As we start 2016, I’m thinking about a question that I’ve been asking myself the last few years, and that I’ve encouraged anyone who will listen to ask themselves too:
What kind of life do you want?
In college, everyone wants to know what job you want, what kind of work you want to do, what company you want to work for.
No one asks:
Yet, these are monumentally more significant questions.
The vast majority of my peers in college were working tirelessly towards getting a certain job. That could be in a certain niche (consulting, banking) or at a certain company (Google, Microsoft).
It was their main focus. Their main goal. The one thing they worked towards.
But since they’ve graduated, I’ve seen unhappiness. Dissatisfaction. Unrest.
They got the job they wanted, but they didn’t get a life they wanted. They didn’t consider (or they ignored) that the job might come with:
They don’t always admit it, but when you’re working 80 hour weeks, complaining incessantly, using alcohol and drugs as your source of fun, not sleeping, dreading Monday, and longing for the weekend… you have a shitty life.
If you’re in college now, or even if you’re a recent graduate, I don’t want that to happen to you.
Take a few minutes (or hours) and seriously think about what kind of life you want to have. If you’re in college, that’s when you graduate. If you’ve graduated, then think about what life you want to have right now.
Instead of getting a job and then trying to get a good life out of it, create your idea of a good life now and find work that supports it. Doing it in this order is the only way to build a life you want and to not have to compromise what makes you happy.
Difficult? Yes. But life isn’t a dress rehearsal, you get one go at it and if you don’t start living it to the utmost now then when will you?
This is also the first step in finding fun work that you love after you graduate. If you’re a college student who isn’t excited about typical corporate prospects, defining your ideal life like this is the place to start.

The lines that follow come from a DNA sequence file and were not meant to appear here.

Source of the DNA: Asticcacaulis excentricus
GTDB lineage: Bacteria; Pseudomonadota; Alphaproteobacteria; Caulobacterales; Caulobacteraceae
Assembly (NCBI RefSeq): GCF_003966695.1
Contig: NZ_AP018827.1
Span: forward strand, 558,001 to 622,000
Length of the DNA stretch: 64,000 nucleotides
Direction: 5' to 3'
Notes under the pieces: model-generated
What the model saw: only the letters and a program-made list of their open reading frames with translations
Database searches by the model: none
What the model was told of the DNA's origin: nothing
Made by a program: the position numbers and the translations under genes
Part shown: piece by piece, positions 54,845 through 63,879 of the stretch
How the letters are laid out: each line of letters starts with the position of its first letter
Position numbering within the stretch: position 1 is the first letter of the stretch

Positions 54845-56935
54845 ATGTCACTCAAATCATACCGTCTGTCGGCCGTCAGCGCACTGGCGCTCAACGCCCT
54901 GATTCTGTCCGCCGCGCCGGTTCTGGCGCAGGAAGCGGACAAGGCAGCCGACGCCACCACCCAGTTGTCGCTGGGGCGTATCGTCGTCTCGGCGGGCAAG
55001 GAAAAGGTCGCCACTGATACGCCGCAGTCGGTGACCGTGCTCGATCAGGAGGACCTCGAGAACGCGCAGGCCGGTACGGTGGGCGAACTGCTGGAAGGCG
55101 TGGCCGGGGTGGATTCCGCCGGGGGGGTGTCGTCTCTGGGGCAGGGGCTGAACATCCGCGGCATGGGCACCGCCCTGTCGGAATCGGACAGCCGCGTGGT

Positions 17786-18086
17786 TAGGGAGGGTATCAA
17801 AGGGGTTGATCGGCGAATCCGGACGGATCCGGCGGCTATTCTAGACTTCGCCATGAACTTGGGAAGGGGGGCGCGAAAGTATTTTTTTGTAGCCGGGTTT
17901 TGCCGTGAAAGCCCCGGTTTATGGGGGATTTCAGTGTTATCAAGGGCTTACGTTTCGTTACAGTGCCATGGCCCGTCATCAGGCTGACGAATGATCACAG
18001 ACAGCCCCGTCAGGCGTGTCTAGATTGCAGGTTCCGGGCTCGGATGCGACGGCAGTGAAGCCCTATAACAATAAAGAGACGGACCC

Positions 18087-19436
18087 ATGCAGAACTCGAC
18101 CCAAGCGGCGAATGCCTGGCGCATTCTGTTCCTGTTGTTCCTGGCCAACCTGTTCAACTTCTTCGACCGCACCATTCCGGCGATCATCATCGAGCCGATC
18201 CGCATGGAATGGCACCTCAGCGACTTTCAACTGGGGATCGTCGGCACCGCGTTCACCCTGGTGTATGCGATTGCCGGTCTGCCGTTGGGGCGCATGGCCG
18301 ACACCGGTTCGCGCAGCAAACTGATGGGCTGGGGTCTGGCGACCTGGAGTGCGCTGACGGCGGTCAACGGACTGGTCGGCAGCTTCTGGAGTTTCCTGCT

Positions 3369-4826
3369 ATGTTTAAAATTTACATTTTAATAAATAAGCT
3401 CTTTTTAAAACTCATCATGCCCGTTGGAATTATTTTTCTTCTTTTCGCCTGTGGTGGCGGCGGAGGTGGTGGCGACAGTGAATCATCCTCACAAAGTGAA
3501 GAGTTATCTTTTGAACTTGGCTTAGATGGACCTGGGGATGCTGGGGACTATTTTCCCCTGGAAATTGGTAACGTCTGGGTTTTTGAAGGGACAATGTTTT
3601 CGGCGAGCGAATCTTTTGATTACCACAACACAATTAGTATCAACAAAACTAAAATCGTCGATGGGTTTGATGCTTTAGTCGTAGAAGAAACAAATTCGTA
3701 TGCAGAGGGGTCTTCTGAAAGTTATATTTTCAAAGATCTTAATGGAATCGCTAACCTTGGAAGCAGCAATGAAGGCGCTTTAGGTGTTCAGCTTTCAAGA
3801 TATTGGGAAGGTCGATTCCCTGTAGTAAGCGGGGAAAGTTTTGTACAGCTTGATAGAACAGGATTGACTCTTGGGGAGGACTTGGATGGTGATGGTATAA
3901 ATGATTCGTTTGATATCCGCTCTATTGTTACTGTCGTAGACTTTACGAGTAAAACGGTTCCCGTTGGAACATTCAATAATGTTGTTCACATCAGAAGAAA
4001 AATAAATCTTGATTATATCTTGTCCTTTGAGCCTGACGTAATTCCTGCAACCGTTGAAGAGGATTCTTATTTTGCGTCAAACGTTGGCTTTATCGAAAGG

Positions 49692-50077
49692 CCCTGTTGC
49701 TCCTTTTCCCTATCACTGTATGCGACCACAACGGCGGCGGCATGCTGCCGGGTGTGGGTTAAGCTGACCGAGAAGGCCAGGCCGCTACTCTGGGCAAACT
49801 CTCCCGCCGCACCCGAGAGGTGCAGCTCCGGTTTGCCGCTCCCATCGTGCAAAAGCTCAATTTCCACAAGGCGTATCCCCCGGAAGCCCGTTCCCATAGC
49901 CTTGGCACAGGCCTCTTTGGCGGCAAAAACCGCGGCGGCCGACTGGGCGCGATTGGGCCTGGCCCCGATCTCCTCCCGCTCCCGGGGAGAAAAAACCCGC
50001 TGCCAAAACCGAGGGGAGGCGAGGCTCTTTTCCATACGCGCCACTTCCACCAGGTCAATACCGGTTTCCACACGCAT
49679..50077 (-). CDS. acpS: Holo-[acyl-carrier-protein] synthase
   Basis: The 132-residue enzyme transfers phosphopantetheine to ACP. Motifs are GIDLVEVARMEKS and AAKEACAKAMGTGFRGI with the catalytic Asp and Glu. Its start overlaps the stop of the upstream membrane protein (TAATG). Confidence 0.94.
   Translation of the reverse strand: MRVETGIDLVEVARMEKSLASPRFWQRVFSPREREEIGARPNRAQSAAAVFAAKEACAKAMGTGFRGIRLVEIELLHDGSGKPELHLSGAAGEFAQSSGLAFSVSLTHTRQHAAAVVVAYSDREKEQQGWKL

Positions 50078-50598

So instead of setting a New Years resolution, and instead of thinking about what job you want, start thinking about what life you want.
Sitting down and trying to answer everything about your “ideal life” is difficult, so here are some tips and guiding questions to get you started.
We buy fancy things, then get used to them quickly. We go out drinking and have fun, then lose a day to a hangover. We think someone is “the one” then hate them 6 months later.
If you sit down and say “what will make me happy?” you’ll get it wrong. Instead, think about what makes you unhappy, and then about how you can create a life that avoids as many of those problems as possible.
For example, I hate:
So I know I have to create a life that doesn’t allow any of these.
For the reasons mentioned in the last section, “stuff” doesn’t make us happy.
Experiences, however, do have a lasting impact on our happiness. So don’t say you want a life where you’re rich and famous with a garage full of Ferraris and topless supermodels (idk why you’re keeping them in the garage, but who’s to judge).